The chokehold on Lebanon has grown even tighter, thanks to the embargo imposed against it by the United States and its Arab allies in the Persian Gulf. This comes at the lowest point of Lebanon’s two-year-old economic crisis, a catastrophe the World Bank calls the worst the world has seen since 1850. The country’s sudden-but-deliberate fuel shortage, vital to essential daily activity and life-saving medical services, has accelerated this alarm. Today, bread is in shortage and hospitals are sending out distress calls, civilians are camping in front of petrol stations, and water has all but disappeared from supermarket shelves. With general government inaction and the failure of Lebanon’s political parties to form a new government, Hezbollah has forged ahead with its plan to import fuel from Iran.
Last month in Honolulu, Hawaii, Microensian President David Panuelo held high-level defense talks with US Navy Adm. John C. Aquilino, commander of US Indo-Pacific Command (INDOPACOM) about “the United States’ broader defense and force posture in the Pacific,” among other topics. “The FSM and the United States collaborated on plans for more frequent and permanent US Armed Forces presence, and have agreed to cooperate on how that presence will be built up both temporarily and permanently within the FSM, with the purpose of serving the mutual security interests of both nations,” a news release by the Micronesian government noted. The release gave no further details about where the base would be located or what type of facility it would be. Speaking to the Australian Broadcasting Corporation after the summit, Panuelo said that while the small country of 58,000 people maintains diplomatic relations with China, he didn’t foresee the new US base as harming that relationship.
There is a growing chorus in favour of carbon capture and storage technologies (CCS) by fossil fuel firms and governments. In brief, CCS technologies capture emissions from fossil fuel extraction and production. The captured emissions are buried in no longer economically viable oil or gas wells to render them productive once more over a longer period of time. For spent oil wells, this is known as enhanced oil recovery (EOR). One of the reasons many of the oil and gas majors are on the bandwagon for a price on carbon is because they believe that a high carbon price would render CCS “economically viable,” provided CCS is accompanied by outrageous government subsidies. Considering CCS removal of carbon comes to about US$120/U.S. ton, a high carbon price would allow the industry to pursue business-as-usual, while concurrently appearing to be committed to a green economy.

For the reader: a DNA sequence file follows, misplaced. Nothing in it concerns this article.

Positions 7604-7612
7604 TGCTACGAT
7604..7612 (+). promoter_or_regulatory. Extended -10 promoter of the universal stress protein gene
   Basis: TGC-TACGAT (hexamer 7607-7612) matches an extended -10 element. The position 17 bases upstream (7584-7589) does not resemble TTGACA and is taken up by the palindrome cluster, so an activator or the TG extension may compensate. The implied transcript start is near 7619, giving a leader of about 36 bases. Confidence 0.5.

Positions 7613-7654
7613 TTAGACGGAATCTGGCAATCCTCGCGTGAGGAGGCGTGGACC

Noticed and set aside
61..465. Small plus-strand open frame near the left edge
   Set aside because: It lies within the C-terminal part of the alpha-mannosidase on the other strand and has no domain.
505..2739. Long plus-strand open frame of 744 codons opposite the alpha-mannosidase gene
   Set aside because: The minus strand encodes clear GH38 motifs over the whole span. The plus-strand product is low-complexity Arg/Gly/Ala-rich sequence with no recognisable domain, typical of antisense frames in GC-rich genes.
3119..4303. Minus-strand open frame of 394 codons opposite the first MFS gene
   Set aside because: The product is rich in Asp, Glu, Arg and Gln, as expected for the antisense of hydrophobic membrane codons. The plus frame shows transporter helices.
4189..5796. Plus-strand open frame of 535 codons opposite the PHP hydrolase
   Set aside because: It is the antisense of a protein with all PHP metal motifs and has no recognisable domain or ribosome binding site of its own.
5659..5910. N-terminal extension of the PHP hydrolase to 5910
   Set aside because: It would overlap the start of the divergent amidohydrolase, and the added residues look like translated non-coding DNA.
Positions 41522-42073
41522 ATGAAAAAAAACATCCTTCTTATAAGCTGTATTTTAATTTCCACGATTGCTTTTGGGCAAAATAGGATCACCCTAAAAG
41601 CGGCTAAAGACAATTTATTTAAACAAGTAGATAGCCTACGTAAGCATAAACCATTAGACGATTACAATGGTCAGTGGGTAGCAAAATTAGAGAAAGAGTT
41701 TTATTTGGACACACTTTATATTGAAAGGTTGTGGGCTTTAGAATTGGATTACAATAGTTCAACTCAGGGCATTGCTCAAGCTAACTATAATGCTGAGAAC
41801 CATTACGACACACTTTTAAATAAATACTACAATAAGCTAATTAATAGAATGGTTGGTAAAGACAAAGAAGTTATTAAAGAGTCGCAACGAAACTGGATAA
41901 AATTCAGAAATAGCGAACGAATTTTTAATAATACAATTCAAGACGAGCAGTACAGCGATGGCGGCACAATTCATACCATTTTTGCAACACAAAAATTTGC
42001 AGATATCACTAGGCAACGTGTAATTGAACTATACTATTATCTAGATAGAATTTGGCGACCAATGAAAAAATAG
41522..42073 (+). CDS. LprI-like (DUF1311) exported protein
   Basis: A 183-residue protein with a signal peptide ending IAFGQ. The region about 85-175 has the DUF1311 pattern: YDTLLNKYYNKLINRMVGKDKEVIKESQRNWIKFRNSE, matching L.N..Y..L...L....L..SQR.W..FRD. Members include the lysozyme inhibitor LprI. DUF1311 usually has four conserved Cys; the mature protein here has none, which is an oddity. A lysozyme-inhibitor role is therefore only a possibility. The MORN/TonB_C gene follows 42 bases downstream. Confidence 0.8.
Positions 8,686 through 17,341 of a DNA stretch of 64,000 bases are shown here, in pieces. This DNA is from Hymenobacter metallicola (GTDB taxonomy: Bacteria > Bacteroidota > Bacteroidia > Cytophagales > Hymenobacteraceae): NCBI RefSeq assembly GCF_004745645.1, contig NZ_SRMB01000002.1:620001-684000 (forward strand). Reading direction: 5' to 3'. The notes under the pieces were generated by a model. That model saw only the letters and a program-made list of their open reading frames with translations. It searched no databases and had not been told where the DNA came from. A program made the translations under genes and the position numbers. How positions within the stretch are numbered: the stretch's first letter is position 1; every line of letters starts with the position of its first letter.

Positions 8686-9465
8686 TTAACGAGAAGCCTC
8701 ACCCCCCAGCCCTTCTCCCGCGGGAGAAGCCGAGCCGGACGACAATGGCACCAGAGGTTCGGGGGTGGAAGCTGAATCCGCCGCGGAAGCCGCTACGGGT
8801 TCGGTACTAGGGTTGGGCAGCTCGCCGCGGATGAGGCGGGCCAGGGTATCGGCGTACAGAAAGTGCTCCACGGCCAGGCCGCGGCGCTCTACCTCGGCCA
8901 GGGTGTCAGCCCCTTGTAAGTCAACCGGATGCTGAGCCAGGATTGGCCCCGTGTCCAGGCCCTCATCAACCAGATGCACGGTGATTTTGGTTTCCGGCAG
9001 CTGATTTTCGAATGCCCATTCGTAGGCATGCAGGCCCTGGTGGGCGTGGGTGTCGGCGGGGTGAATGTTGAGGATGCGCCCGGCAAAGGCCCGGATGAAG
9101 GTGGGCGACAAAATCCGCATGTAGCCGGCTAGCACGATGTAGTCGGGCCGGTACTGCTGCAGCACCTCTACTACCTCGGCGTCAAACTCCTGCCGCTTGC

Drones are being used as weapons of terror and oppression throughout the world. Not only do they make it possible for the United States to colonize and occupy other countries, but police departments in the US have access to surveillance and weaponized drones to target civilians. As the technology evolves, drones have the potential to lead to greater wars, including a war between major powers. To prevent this dystopian future, anti-drone activists are organizing an international campaign to ban drones. Clearing the FOG speaks with Nick Mottern, one of the founders of the Ban Killer Drones campaign, about the impact of drones on communities and the work to end them.
Minneapolis, MN - On Thursday, August 26, window cleaners in Minneapolis reached a tentative agreement with their employers and ended their open-ended strike after ten days on the picket lines. The window cleaners - who are part of a master-contract that includes three companies (Columbia Building Services, Final Touch Commercial Cleaning and Apex North) - won major improvements in their new contract after holding strong on the picket lines and organizing several large rallies and actions in the Minneapolis area over the course of the strike. In the new contract deal, some of the wins include 12% wage increases across the board over the duration of the contract, increased sick days, increased disability pay, and funding from the companies to be used to start a window cleaner apprenticeship safety and training program.
The Carthaginian general Hannibal, who came close to defeating the Roman Republic in the Second Punic War, committed suicide in 181 BC in exile as Roman soldiers closed in on his residence in the Bithynian village of Libyssa, now modern-day Turkey. It had been more than thirty years since he led his army across the alps and annihilated Roman legions at the Battle of Trebia, Lake Trasimene and Cannae, considered one of the most brilliant tactical victories in warfare which centuries later inspired the plans of the German Army Command in World War I when they invaded Belgium and France. Rome was only able to finally save itself from defeat by replicating Hannibal’s military tactics.
Lawmakers and criminal justice advocates in Massachusetts are calling for changes to the laws that govern how law enforcement seizes, and keeps, cash and property confiscated in suspected drug crimes. The push follows a WBUR and ProPublica investigation that found a top prosecutor stockpiling people’s money for years, even when they weren’t charged with a drug offense or their cases were dismissed.
In 1974, former Black Panther Darcus Howe became editor of Race Today, transforming it from a formal academic journal, run by the institute of Race Relations, into a campaigning collective whose activities extended far beyond journalism. Race Today morphed into the Race Today Collective, forging a holistic approach to activism that weaponised journalism as a powerful campaigning tool. This symbiosis, coupled with the Collective’s consistently global and intersectional outlook, pioneered a new form of anti-racist campaigning as well as a new era of radical journalism, reaching a pinnacle in 1981 with the Black People’s Day of Action. Darcus Howe’s Race Today emerged directly out of the British Black Power movement. Members of the Collective Farrukh Dhondy, Leila Hassan, Mala Sen, and Jean Ambrose had all been part of Black Power groups, from the Black Panther Party to the Black Unity and Freedom Party.